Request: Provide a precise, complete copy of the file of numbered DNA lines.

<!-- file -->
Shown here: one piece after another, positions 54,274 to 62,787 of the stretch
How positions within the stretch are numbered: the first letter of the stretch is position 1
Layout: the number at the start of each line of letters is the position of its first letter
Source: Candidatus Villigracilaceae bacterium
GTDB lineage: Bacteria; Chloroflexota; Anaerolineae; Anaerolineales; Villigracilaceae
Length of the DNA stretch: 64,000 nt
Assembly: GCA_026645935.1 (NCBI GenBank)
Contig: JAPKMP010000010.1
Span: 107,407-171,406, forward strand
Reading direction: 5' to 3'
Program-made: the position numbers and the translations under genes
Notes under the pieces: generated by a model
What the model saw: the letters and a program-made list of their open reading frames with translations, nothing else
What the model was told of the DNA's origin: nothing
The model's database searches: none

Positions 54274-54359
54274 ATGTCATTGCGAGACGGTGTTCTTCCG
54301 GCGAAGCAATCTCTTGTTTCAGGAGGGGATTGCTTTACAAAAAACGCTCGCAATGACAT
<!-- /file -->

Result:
Shown here: one piece after another, positions 54,274 to 62,787 of the stretch
How positions within the stretch are numbered: the first letter of the stretch is position 1
Layout: the number at the start of each line of letters is the position of its first letter
Source: Candidatus Villigracilaceae bacterium
GTDB lineage: Bacteria; Chloroflexota; Anaerolineae; Anaerolineales; Villigracilaceae
Length of the DNA stretch: 64,000 nt
Assembly: GCA_026645935.1 (NCBI GenBank)
Contig: JAPKMP010000010.1
Span: 107,407-171,406, forward strand
Reading direction: 5' to 3'
Program-made: the position numbers and the translations under genes
Notes under the pieces: generated by a model
What the model saw: the letters and a program-made list of their open reading frames with translations, nothing else
What the model was told of the DNA's origin: nothing
The model's database searches: none

Positions 54274-54359
54274 ATGTCATTGCGAGACGGTGTTCTTCCG
54301 GCGAAGCAATCTCTTGTTTCAGGAGGGGATTGCTTTACAAAAAACGCTCGCAATGACAT